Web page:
Calling All Mothers

When I was a child, the members of my family shared a telephone.  It was a large, beige phone with a rotary dial that cradled a handheld receiver and it sat on a table in our family room.

It was a simple device.  It couldn’t direct us across the country, order our groceries or launch a nuclear weapon.  But it could make a phone call and that was good enough.


The procedure for using it was easy to understand.  To make a call, we picked up the receiver and dialed.  To answer a call, we put the receiver to our ear and said, “Hello”. To eavesdrop on the neighbor who shared our party line, we covered the mouthpiece with our hand, put the receiver to our ear, and hid behind the couch so my mother could not see us.

That was really all there was to it.

My dad, who had big hands, learned to dial with a pencil because his fingers often slid into the wrong holes on the dial.  My mother, who was a seasoned telephone user, learned to cradle the receiver between her chin and neck so her hands were free to flip through a magazine or dig through her purse to find quarters for the ice cream truck or swat the backsides of her children as they ran through the house. But those were skills that came with experience.  You could make a phone call without them.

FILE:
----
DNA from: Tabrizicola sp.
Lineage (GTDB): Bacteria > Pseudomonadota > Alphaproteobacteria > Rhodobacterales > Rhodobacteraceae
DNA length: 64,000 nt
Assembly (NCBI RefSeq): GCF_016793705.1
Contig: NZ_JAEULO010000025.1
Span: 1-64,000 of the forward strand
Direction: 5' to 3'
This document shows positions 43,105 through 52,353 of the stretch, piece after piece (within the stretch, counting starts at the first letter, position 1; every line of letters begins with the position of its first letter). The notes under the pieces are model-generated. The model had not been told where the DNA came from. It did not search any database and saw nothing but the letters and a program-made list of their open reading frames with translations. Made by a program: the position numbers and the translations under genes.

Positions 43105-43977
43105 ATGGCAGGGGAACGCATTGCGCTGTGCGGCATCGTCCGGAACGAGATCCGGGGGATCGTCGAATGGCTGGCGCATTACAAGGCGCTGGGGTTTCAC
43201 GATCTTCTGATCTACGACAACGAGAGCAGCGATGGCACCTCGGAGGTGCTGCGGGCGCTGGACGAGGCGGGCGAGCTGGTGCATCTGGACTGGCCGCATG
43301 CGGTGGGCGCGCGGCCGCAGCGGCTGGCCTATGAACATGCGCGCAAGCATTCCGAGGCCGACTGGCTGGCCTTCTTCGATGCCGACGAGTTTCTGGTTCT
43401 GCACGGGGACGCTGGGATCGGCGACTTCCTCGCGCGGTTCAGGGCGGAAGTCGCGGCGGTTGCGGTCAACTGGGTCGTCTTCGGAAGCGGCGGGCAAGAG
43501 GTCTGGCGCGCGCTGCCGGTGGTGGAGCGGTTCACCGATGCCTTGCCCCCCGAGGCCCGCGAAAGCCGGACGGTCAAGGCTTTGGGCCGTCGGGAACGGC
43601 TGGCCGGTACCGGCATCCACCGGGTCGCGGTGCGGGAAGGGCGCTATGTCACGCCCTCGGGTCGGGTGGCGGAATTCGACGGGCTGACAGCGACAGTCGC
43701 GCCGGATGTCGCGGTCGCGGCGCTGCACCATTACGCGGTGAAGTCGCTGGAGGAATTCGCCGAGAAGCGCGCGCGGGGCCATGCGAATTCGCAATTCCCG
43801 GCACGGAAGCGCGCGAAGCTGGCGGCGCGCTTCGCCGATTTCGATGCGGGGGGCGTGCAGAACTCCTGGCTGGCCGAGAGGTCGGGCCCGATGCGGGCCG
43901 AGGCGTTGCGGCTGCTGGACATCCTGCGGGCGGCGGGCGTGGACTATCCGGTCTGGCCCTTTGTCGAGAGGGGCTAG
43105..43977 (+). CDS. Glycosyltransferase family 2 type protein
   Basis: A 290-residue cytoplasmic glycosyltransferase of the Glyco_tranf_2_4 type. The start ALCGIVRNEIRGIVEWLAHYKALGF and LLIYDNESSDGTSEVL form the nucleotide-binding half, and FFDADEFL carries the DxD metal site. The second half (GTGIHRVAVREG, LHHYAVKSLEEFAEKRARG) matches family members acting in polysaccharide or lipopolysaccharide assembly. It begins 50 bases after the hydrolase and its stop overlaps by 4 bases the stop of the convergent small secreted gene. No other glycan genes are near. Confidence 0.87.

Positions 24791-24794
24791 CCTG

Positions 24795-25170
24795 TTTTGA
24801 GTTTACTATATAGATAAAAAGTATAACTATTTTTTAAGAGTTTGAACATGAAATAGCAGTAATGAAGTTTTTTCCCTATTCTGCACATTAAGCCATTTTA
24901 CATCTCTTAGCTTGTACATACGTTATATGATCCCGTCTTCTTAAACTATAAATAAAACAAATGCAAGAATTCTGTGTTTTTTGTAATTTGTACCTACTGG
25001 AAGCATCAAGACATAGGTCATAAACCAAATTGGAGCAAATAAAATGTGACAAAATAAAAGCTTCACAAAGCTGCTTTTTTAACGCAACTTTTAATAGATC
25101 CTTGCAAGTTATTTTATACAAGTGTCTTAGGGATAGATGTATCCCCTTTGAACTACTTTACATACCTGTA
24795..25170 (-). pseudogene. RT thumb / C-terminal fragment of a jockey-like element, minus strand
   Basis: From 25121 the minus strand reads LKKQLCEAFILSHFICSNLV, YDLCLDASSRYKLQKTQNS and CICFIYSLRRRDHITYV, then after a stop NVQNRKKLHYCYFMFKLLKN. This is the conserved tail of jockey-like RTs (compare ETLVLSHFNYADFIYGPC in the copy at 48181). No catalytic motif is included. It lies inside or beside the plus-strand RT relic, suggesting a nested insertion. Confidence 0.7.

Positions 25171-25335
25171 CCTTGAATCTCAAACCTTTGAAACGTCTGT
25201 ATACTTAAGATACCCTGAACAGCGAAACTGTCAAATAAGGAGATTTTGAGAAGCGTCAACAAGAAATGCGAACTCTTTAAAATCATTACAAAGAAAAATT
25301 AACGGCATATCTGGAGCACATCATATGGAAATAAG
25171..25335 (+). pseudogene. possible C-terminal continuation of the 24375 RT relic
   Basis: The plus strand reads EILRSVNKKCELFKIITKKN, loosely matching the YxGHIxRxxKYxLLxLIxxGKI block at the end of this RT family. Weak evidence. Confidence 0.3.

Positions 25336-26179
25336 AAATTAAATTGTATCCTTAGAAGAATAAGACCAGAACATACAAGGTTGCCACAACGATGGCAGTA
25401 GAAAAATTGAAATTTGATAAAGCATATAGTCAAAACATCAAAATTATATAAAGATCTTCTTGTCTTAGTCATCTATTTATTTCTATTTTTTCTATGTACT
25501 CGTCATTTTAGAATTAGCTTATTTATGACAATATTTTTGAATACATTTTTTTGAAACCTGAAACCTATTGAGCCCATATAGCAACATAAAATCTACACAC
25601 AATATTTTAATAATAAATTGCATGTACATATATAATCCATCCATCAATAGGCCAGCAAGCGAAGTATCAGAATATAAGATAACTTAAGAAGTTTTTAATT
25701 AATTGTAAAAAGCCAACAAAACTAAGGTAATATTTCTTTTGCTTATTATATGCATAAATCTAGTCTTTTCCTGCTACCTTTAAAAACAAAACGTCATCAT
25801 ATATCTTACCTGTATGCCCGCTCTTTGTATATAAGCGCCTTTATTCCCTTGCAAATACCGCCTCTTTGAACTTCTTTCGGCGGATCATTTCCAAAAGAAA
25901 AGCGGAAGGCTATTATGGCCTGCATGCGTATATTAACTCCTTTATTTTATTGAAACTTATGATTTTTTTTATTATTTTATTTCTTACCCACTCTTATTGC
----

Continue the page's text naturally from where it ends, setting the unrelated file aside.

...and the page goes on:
When it rang, it did not set off a frenzied “Where can it be?” hunt.  We didn’t run from room to room to find it.  We didn’t rummage coat pockets, empty purses or throw the cushions off the couch.  And we never once followed the sound of the ring to the other side of the refrigerator door. We simply walked to the table and picked up the phone.

Sometimes I miss that old-fashioned telephone.  It was solid and dependable and very hard to lose.

My cell phone, on the other hand, is not hard to lose.  And it causes me all kinds of problems.

My family has threatened punishment if I don’t learn to keep the stupid thing with me.  That does not upset me terribly.  Frankly, I’m thinking, “What can they do?”

I suppose they could slap my hand and confiscate my phone. If they did that, they could no longer call me at any and every moment of the day to find . . . and pick up . . . and go after . . . and come get . . . and help with all the stuff they need me to find, pick up, go after, come get and help with.  That might tie their knickers in a knot. But, it sounds pretty good to me.

They could ground me.  That would mean I would not be able to leave the house . . . not to deliver forgotten homework to school for the twelfth time in five days, . . . not to load a 250 pound bag of dog food into a shopping cart with two bum wheels and wrestle it up and down the aisles of Walmart. . . not to put in a gazillion and a half “She’s a stay-at-home mom so let’s put her in charge” parent volunteer hours.  I’m okay with that too.

At the very worst, I figure they could put on their “We’re really serious!” faces and send me to my room for the day.  I would be alone in my room . . . to nap or read . . . in peace and quiet . . . without my Virtuous Woman Wannabe’s List of 700 Things to do Today.  Do they call that punishment?  Really?  Well, I say, “Bring it on!!”

So, here is the plan for me and all the other mothers like me.  I say we accidentally set our cell phones on fire, accept our penances without argument and spend the day in our rooms reading, napping, and talking to each other . . . on our old-fashioned, land-line telephones.


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